Wock assesses auditory discrimination. This ability is very important for acquisition of effective phonic skills and for many aspects of learning which depend on oral communication, including ordinary classroom activities. In literacy development, children first have to be able to hear and discriminate the fine differences between speech sounds in order to learn the relationships between those sounds and the letters of the alphabet. The brain learns to discriminate those speech sounds by experience and exposure to good models of speech in the early years.

In the CoPS research project, Wock correlated significantly with later literacy skills, listening skills and development of ability in phonics. It may therefore be concluded not only that it is a valid indicator but also a good predictor. Wock given at age 5 correlated with all phonics aspects of the Middle Infant Screening Test (MIST) given at age 6:6 (with a significance level of p<0.01); and the correlation with the Word Recognition and Phonics Skills Test (WRaPS) given at age 8 was 0.73 (p<0.01) and with the Edinburgh Reading Test at age 8 was 0.44 (p<0.01). Stepwise regression analyses showed that Wock, together with Rhymes, were among the best predictor variables. For further information on the statistical evidence see Singleton, Thomas and Leedale (1996) and Singleton, Thomas and Horne (2000).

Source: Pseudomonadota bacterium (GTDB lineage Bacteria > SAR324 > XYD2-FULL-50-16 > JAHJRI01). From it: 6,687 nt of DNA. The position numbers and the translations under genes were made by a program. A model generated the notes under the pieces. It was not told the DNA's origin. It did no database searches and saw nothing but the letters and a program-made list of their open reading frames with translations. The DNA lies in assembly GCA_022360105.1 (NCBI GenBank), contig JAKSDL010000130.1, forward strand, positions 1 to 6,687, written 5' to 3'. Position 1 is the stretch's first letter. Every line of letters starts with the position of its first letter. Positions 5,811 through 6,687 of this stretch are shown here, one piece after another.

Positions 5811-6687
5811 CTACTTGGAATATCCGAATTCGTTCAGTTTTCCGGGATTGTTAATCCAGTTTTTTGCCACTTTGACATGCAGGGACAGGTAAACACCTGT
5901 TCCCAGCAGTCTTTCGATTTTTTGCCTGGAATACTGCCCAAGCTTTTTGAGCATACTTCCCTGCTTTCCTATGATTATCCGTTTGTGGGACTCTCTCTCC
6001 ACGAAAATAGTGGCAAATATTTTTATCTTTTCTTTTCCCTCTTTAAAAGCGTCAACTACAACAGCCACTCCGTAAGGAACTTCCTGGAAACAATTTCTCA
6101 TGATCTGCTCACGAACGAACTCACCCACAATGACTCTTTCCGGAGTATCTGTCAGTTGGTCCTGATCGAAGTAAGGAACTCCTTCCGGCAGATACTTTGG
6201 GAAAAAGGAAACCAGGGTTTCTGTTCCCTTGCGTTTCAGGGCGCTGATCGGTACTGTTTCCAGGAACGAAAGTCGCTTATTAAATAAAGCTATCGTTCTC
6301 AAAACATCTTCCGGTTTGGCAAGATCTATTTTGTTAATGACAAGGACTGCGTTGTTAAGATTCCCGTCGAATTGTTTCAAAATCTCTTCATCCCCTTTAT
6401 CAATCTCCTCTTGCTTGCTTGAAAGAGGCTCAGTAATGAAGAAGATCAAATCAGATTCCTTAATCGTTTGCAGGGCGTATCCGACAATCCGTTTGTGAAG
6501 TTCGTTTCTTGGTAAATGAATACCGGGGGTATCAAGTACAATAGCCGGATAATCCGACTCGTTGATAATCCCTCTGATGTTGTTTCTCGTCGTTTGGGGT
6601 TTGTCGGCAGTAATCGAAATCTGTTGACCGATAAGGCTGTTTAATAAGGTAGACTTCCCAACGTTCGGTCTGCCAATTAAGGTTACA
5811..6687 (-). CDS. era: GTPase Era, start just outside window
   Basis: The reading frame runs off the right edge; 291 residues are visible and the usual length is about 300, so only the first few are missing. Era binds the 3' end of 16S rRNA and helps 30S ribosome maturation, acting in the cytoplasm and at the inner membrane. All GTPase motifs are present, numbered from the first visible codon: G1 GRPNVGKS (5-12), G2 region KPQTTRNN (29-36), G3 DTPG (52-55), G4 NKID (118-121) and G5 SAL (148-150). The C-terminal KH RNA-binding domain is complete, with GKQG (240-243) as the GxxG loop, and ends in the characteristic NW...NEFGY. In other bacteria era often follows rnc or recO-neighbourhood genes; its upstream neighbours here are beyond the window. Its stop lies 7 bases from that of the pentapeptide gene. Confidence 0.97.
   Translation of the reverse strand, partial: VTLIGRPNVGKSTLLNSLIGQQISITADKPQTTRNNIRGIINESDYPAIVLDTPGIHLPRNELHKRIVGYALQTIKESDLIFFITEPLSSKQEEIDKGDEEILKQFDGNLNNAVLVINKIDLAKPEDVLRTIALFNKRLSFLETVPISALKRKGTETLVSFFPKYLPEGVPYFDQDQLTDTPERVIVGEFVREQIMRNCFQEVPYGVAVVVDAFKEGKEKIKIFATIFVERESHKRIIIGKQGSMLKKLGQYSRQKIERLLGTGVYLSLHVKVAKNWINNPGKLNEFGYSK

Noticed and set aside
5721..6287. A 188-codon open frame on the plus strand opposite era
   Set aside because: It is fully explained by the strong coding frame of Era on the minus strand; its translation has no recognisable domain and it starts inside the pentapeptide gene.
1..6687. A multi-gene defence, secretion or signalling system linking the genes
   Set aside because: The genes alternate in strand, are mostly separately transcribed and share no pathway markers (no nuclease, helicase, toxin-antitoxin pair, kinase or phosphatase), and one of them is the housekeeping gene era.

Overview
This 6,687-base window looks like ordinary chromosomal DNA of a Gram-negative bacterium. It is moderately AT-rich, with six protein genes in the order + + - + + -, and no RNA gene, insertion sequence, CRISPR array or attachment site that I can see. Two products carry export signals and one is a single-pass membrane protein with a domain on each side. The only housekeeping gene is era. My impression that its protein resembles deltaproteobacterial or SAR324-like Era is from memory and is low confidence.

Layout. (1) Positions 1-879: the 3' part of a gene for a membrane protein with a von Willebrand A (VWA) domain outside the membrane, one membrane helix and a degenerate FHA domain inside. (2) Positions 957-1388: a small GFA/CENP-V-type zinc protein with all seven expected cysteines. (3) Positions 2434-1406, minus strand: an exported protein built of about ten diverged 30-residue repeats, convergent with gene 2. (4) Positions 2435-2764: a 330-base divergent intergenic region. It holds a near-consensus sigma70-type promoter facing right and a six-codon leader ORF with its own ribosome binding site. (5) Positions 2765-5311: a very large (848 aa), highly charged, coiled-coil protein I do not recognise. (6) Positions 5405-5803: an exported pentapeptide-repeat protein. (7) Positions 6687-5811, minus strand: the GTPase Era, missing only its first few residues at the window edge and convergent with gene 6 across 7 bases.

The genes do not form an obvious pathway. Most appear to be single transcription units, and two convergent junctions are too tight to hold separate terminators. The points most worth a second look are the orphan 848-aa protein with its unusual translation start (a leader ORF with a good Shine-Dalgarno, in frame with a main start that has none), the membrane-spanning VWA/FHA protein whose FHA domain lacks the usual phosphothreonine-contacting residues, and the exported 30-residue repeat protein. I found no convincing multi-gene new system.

Causes of poor performance on Wock

Poor performance on Wock can result from:

(a) Temporary factors:

  • The student having a cold or ear infection at the time of testing
  • Inattentiveness during testing
  • Classroom distractions at the time of testing
  • Being assessed in a noisy environment

Obviously if the poor performance is attributable to temporary factors then the solution is to retest the student at an appropriate time.

(b) Non-temporary factors:

  • Congenital or acquired hearing impairment
  • Lack of experience of the relevant auditory discriminations
  • Glue ear
  • Difficulty in processing information at the phoneme level

Congenital or acquired hearing impairment